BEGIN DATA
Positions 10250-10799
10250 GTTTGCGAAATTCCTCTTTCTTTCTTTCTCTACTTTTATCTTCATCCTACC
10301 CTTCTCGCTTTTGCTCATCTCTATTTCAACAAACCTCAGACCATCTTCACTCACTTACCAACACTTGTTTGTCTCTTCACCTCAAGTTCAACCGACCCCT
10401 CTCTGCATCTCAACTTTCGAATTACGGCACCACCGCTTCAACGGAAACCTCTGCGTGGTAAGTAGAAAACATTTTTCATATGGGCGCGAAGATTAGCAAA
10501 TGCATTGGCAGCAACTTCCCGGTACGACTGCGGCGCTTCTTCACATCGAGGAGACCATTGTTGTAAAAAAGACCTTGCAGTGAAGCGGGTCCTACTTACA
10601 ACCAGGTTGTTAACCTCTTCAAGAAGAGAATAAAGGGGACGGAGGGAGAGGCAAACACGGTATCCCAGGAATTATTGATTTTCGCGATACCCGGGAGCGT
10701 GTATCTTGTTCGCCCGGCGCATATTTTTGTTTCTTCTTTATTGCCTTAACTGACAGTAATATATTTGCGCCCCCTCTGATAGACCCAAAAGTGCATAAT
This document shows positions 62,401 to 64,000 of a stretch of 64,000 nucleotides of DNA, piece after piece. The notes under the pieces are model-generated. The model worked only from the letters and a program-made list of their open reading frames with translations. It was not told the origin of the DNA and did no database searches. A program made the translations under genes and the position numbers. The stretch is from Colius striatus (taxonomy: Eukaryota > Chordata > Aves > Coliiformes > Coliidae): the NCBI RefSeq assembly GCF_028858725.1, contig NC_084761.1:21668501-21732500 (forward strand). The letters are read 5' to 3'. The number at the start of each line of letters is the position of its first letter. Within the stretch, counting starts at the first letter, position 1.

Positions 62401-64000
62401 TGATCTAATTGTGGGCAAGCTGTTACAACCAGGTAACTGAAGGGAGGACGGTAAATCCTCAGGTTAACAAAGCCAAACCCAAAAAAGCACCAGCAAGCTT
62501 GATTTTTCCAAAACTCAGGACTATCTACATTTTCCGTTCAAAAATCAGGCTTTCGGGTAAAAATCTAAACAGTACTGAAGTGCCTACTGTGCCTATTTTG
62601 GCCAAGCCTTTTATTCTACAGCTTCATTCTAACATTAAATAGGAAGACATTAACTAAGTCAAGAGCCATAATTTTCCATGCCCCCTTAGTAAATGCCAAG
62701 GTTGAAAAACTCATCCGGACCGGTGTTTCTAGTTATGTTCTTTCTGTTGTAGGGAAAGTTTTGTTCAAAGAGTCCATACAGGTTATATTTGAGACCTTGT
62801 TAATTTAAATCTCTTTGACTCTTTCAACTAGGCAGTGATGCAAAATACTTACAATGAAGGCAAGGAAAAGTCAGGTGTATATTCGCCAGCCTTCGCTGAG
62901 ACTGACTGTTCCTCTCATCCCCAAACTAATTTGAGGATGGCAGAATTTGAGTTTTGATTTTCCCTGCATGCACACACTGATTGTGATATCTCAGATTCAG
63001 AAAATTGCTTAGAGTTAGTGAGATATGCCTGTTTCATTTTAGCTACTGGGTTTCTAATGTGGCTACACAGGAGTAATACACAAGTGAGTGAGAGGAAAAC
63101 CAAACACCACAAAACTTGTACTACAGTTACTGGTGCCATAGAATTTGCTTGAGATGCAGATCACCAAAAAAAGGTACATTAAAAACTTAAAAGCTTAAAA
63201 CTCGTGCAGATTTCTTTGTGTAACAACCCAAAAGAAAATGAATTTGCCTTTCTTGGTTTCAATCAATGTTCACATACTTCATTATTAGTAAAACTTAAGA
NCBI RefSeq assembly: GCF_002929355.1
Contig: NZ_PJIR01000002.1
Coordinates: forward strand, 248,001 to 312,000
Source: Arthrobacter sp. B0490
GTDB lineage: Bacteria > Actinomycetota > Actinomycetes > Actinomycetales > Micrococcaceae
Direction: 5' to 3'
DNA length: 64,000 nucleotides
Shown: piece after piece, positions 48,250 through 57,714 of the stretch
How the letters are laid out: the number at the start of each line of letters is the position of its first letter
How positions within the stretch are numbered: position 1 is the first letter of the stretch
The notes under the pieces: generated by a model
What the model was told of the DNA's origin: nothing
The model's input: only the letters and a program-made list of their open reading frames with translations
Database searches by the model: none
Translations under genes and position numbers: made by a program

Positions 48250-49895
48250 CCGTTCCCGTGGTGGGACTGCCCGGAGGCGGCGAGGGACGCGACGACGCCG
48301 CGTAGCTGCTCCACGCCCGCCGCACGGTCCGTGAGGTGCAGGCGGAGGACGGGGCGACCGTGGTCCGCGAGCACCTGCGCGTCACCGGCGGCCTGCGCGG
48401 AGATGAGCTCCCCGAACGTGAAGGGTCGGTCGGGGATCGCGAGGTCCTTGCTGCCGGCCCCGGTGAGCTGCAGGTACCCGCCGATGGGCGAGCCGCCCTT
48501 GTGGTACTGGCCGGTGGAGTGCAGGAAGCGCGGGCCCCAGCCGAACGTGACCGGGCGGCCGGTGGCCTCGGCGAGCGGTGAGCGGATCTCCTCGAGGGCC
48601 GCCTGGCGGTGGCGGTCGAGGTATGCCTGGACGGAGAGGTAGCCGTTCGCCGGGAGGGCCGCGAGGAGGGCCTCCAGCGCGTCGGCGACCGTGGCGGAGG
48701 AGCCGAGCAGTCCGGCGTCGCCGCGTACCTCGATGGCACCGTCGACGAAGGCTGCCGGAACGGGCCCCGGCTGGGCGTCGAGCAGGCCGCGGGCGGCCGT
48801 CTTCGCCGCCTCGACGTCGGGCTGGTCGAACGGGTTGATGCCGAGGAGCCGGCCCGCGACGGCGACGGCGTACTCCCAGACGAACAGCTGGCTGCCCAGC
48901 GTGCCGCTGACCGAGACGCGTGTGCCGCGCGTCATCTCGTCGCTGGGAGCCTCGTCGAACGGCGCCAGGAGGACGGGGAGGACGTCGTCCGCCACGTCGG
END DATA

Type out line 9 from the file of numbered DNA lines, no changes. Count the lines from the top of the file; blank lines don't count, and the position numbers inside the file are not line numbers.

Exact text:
Positions 62401-64000